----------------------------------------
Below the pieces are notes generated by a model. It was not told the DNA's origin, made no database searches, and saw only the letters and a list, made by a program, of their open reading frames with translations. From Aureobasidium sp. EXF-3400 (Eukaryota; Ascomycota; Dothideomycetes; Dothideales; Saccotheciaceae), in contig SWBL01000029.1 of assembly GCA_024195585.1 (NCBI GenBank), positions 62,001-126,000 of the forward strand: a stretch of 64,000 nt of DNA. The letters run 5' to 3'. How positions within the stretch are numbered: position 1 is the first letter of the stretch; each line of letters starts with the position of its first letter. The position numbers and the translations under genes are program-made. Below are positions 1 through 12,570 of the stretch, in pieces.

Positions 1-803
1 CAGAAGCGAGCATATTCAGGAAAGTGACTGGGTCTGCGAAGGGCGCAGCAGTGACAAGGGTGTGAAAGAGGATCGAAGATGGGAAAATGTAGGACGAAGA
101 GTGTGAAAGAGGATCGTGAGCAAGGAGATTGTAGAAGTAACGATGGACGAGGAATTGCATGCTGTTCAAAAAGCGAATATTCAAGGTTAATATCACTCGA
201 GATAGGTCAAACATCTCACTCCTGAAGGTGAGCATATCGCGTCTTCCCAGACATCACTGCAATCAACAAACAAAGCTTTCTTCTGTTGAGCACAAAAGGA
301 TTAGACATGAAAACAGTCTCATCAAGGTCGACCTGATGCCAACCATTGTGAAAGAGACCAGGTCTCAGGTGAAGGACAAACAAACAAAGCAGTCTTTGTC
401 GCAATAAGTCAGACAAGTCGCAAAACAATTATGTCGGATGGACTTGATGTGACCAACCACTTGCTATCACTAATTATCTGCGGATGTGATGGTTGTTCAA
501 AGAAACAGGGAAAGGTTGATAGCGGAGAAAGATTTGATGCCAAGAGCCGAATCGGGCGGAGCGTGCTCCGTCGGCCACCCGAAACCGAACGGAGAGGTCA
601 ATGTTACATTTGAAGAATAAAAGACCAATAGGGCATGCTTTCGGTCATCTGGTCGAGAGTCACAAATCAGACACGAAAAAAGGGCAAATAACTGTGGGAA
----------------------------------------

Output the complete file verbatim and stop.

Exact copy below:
Below the pieces are notes generated by a model. It was not told the DNA's origin, made no database searches, and saw only the letters and a list, made by a program, of their open reading frames with translations. From Aureobasidium sp. EXF-3400 (Eukaryota; Ascomycota; Dothideomycetes; Dothideales; Saccotheciaceae), in contig SWBL01000029.1 of assembly GCA_024195585.1 (NCBI GenBank), positions 62,001-126,000 of the forward strand: a stretch of 64,000 nt of DNA. The letters run 5' to 3'. How positions within the stretch are numbered: position 1 is the first letter of the stretch; each line of letters starts with the position of its first letter. The position numbers and the translations under genes are program-made. Below are positions 1 through 12,570 of the stretch, in pieces.

Positions 1-803
1 CAGAAGCGAGCATATTCAGGAAAGTGACTGGGTCTGCGAAGGGCGCAGCAGTGACAAGGGTGTGAAAGAGGATCGAAGATGGGAAAATGTAGGACGAAGA
101 GTGTGAAAGAGGATCGTGAGCAAGGAGATTGTAGAAGTAACGATGGACGAGGAATTGCATGCTGTTCAAAAAGCGAATATTCAAGGTTAATATCACTCGA
201 GATAGGTCAAACATCTCACTCCTGAAGGTGAGCATATCGCGTCTTCCCAGACATCACTGCAATCAACAAACAAAGCTTTCTTCTGTTGAGCACAAAAGGA
301 TTAGACATGAAAACAGTCTCATCAAGGTCGACCTGATGCCAACCATTGTGAAAGAGACCAGGTCTCAGGTGAAGGACAAACAAACAAAGCAGTCTTTGTC
401 GCAATAAGTCAGACAAGTCGCAAAACAATTATGTCGGATGGACTTGATGTGACCAACCACTTGCTATCACTAATTATCTGCGGATGTGATGGTTGTTCAA
501 AGAAACAGGGAAAGGTTGATAGCGGAGAAAGATTTGATGCCAAGAGCCGAATCGGGCGGAGCGTGCTCCGTCGGCCACCCGAAACCGAACGGAGAGGTCA
601 ATGTTACATTTGAAGAATAAAAGACCAATAGGGCATGCTTTCGGTCATCTGGTCGAGAGTCACAAATCAGACACGAAAAAAGGGCAAATAACTGTGGGAA